Logica took pole position overnight and now leads the Challenge Transat by five miles
Overnight, Logica has stormed into the lead in the Challenge Transat and is now five miles ahead of BG Group with Vail Williams still chasing hard in third place.
Logica’s impressive performance came in spite of a storm-related mishap that shredded one of its most important sails last week.
Dawn Batchelor, Crew Volunteer commented: “Last Thursday we met the first part of the storm and just as it became dark we heard flapping from the Yankee 2 – one of our main driving sails. The sail had shredded across a panel in three places, one from leech to luff of the sail.”
The loss of this high-power sail would put the team at competitive disadvantage. Skipper Duggie Gillespie claimed the sail was irreparable. However, the competitive Logica crew had other ideas and decided that it should and indeed could be repaired. “So, with needles, thread tags from sail bags (the only sail cloth aboard) and anything else we could find, we set to,” continued Dawn. “Twenty-four hours later, and to the crew’s delight, the sail was repaired. It’s been hoisted twice now and the repair has held. The skipper, in true race form, refuses to go easy on it and so it’s used to full capacity. He’s been heard to mutter that he has never seen any repair like it.”
Vail Williams will need to keep fighting hard as the crew aboard Spirit of Hong Kong, sailing in fourth place, are just seven miles behind and has been working around the clock in an effort to grab third place. Robin Freeth reported that Spirit of Hong Kong had picked up a fresh breeze after being locked in irons most of the day and were hotly in pursuit of the three front-runners.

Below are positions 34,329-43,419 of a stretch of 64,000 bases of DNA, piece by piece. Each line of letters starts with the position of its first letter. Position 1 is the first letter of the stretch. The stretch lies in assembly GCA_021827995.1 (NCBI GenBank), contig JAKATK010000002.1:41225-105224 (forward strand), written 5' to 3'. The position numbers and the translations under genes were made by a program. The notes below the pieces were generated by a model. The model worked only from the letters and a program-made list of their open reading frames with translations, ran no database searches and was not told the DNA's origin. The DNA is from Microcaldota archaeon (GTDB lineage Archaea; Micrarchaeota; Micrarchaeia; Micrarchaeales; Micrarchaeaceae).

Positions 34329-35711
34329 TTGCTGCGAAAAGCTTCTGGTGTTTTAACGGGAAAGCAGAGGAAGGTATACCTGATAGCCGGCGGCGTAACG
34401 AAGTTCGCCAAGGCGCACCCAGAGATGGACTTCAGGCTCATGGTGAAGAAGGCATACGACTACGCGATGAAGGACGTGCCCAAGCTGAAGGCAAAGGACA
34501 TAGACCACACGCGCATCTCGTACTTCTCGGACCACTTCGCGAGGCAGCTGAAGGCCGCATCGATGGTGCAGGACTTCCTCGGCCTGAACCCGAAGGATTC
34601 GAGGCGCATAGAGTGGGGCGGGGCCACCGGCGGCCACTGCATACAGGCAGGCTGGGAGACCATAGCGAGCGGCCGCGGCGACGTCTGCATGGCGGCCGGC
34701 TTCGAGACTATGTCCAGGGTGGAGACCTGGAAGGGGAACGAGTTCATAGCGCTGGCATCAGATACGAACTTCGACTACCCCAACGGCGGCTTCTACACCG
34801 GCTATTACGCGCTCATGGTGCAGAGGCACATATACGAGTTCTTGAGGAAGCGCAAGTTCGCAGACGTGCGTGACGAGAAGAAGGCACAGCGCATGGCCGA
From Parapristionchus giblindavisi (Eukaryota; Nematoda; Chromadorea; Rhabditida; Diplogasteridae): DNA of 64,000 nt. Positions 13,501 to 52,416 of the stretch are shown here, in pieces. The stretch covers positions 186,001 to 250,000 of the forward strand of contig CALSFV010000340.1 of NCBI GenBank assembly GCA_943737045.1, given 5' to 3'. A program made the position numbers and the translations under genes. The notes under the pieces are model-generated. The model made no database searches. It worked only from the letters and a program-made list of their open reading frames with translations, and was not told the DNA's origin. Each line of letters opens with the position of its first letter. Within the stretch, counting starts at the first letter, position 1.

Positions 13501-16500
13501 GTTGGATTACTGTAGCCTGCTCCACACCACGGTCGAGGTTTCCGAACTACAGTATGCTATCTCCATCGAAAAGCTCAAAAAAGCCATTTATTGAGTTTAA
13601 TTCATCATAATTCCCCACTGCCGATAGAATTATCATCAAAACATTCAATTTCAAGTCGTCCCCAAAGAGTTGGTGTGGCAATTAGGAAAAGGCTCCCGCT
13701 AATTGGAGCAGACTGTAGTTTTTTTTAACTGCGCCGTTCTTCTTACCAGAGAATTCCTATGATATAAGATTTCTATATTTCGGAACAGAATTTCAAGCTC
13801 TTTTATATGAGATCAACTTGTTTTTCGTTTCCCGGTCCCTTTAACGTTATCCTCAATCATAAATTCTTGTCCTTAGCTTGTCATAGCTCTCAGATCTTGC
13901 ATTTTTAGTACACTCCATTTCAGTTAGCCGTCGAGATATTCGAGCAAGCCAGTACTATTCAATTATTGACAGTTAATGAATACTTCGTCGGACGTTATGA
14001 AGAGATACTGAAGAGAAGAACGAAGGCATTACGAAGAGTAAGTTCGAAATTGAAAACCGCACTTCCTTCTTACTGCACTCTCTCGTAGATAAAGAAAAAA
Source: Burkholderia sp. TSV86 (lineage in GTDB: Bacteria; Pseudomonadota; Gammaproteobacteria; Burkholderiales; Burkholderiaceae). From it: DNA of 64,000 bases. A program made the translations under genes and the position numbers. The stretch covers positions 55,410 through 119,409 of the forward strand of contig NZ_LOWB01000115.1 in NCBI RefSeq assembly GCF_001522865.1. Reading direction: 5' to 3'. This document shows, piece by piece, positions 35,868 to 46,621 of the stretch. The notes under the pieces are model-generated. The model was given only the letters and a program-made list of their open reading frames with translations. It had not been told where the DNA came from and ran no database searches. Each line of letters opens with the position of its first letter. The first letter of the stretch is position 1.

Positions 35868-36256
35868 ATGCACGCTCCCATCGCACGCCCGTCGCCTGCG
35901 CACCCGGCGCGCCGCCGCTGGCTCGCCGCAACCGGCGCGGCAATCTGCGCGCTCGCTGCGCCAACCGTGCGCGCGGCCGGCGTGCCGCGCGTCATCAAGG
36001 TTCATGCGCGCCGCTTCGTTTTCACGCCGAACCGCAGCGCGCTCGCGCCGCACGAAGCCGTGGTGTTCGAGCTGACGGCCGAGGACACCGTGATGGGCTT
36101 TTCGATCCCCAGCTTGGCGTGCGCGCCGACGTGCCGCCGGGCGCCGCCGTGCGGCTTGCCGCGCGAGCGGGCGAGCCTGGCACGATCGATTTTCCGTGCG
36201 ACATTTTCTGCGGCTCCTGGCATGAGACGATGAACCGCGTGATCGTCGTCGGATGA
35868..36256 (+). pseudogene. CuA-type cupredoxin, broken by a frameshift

Sailing appears not to be the only factor preoccupying the Vail Williams’ crew as skipper, Dave Melville explains: “Last night in the middle of a calm we were surrounded by a huge flock of exhausted birds. They kept flying into the sail and falling onto our heads.
“We endlessly had to throw them off the boat as we tried to get the kite down. There was only one casualty! Some hours later as the mate was putting a position on the chart he felt something warm under his back and found he was sitting on a bird that was nesting in a midlayer. It was chucked overboard with the rest and flew off!”
Forty one miles behind Spirit of Hong Kong, TeamSpirit skipper Mark Taylor was filled with frustration over light winds and uncooperative ocean currents. “It has been very slow sailing as we ran out of wind and hit strong east going current which at times was running up to 2.5 knots,” Taylor reported this morning. “This made for lots of concentration and very little mileage.
Now past the midway point in their journey, the yachts have departed from their northerly Great Circle track and begun their first tentative tacks towards Boston to their south-west.
“We have come off the Great Circle course for the first time of the race as we are dropping south to pick up the leading edge of the low formed behind the high pressure ridge,” Taylor said.
But, while bringing them closer to their goal, the drop south also brings with it entirely new weather challenges – the first of which already caused Taylor and his crew to lose ground.
“It was thought that low would move in from the south,” Taylor said, “however it stalled and the high pressure ridge is dominating – so we may well have been better staying north.”
The forecast for the next couple of days shows that the entire fleet will experience light winds, although on Friday the remnants of hurricane Dolly will sweep over the fleet providing, what the teams hope, will be more lively sailing conditions. Once again they’ll be able to put their hard earned training into practice as they jostle to move up the fleet rankings and closer to Boston.